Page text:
Researchers at Wayne State University recently received a $2.5 million grant from the National Institute of Allergy and Infectious Diseases of the National Institutes of Health for a study that aims to shape the next generation of antibiotics for the treatment of multidrug-resistant diseases.
The project is led by David Crich, Ph.D., Schaap Professor of Organic Chemistry in the Department of Chemistry in Wayne State's College of Liberal Arts and Sciences, and is a collaboration with groups at the Institute of Medical Microbiology at the University of ZÃ¼rich, the Kresge Hearing Institute at the University of Michigan, and the USDA Agricultural Research Station in Peoria, IL. The project will study aminoglycoside antibiotics (AGAs) that have long been used as potent broad spectrum antibiotics. These antibiotics are often used to treat complex infectious diseases such as hospitalized continuous ambulatory peritoneal dialysis (CAPD) and exacerbated cystic fibrosis (CF), as well as Methicillin-resistant Staphylococcus aureus (MRSA), multidrug-resistant tuberculosis (MDR-TB) and various gram-negative pathogens.
According to Crich, current AGAs are susceptible to resistance, and have limitations due to nephrotoxicity and especially AGA-induced permanent hearing loss (ototoxicity) which occurs in up to 20 percent of the patient population. With a better understanding of the molecular basis for AGA-induced ototoxicity and resistance, Crich and his research team aim to design and synthesize novel AGAs that do not suffer from the complications of toxicity or suffer resistance.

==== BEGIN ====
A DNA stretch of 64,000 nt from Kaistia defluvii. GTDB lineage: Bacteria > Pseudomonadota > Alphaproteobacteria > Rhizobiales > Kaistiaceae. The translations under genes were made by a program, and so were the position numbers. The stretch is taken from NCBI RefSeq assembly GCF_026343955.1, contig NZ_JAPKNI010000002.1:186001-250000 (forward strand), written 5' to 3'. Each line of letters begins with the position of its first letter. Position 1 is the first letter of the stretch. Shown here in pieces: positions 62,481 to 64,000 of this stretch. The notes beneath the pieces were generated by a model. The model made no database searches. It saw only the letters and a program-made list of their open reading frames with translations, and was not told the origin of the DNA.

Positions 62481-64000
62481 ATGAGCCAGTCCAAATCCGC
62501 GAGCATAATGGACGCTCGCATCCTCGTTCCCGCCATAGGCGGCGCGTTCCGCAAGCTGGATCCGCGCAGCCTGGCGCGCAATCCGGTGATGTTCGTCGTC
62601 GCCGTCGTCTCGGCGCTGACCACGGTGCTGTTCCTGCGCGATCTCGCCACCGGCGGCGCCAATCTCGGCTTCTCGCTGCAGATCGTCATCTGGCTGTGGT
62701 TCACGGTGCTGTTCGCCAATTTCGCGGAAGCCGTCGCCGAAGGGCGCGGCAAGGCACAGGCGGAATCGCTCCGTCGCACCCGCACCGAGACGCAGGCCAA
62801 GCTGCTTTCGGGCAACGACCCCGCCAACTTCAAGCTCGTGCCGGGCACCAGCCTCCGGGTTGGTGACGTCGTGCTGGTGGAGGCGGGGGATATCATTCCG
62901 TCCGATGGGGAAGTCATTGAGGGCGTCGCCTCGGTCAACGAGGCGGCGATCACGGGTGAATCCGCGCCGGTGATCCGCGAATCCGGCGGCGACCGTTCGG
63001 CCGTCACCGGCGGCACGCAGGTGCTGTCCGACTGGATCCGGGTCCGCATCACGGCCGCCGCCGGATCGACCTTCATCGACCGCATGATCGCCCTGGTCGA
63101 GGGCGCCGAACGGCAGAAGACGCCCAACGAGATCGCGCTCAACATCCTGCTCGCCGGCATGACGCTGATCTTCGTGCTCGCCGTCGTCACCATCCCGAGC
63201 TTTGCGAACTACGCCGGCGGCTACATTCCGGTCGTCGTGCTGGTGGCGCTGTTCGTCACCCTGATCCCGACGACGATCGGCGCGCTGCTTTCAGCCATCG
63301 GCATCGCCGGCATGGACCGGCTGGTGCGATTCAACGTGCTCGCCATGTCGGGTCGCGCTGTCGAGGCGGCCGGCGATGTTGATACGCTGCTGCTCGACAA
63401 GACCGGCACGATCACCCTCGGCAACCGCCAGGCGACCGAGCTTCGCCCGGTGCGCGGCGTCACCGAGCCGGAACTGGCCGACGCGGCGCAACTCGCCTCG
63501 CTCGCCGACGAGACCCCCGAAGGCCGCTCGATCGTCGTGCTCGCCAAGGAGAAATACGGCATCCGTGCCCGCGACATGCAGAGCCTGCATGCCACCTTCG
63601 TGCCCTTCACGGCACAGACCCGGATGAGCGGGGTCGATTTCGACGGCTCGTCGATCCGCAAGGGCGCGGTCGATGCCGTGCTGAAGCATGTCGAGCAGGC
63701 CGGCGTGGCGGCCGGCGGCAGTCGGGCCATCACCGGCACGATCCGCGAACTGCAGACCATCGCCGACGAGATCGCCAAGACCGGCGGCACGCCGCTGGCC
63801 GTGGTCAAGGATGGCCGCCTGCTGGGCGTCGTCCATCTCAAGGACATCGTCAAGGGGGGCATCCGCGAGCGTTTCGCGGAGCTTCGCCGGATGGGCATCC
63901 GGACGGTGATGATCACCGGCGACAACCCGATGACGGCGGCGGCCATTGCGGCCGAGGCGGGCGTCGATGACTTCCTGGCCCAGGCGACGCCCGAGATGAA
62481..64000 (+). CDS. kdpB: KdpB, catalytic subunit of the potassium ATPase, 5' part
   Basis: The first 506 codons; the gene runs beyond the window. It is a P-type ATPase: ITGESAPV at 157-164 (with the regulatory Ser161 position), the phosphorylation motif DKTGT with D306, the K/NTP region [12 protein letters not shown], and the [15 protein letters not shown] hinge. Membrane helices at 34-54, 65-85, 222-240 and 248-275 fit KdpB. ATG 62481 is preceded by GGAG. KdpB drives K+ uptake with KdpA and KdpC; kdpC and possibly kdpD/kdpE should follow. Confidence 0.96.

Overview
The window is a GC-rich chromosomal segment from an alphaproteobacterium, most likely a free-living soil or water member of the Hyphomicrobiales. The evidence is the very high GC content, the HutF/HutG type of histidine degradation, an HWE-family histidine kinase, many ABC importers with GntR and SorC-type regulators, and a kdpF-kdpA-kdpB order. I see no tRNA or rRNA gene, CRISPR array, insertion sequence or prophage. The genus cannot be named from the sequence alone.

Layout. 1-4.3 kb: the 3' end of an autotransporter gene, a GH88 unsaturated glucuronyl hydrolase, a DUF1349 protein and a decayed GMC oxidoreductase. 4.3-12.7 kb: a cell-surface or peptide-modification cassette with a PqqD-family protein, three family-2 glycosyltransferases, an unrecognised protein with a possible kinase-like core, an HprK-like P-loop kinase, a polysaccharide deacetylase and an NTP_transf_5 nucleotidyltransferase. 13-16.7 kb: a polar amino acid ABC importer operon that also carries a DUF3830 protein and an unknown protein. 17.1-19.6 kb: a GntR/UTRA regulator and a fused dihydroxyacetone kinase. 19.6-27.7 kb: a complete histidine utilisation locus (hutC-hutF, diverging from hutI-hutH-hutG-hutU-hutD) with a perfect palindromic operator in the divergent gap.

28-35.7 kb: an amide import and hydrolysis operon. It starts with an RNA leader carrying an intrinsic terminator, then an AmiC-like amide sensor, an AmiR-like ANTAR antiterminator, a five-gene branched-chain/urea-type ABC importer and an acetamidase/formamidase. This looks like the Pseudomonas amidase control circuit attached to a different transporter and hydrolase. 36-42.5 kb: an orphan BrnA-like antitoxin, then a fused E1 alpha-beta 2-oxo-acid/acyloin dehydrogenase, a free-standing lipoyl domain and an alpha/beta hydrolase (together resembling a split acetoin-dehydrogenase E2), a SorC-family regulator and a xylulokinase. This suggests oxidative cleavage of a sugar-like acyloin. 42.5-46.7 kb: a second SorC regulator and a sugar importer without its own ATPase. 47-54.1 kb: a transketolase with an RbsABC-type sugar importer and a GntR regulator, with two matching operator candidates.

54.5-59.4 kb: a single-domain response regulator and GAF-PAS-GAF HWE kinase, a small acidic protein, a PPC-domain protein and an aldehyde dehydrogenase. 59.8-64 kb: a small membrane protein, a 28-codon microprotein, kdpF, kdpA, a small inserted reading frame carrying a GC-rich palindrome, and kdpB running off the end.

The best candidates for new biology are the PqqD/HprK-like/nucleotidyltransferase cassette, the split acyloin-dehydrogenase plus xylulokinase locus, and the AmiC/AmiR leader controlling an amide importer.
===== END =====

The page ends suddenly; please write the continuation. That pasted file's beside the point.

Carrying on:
"Together with our collaborators, we plan to evaluate the novel AGAs in vitro and in animal models for efficacy against gram-positive and gram-negative organisms and lack of ototoxicity and nephrotoxicity," said Crich. "We will screen these synthetic compounds for their ability to inhibit bacterial and eukaryotic ribosomes that are indicative of antibacterial activity and toxicity, respectively, and also look at their activity against engineered bacterial strains carrying specific types of resistance."
The team's ultimate goal will be to use the data acquired to design the next generation of compounds that will be validated and tested for reduced toxicity and decreased resistance, ultimately in the hopes for further development of the drug.
"There are many new cases of drug-resistant bacteria every year that threaten effective prevention and treatment of an ever-increasing range of infections," said Gloria Heppner, associate vice president for research at Wayne State. "Dr. Crich's work is critical in helping to solve a major global public health crisis. Without research such as his, we are facing a growing list of common infections and injuries that may soon be untreatable."
The project number for this National Institutes of Health study is AI123352.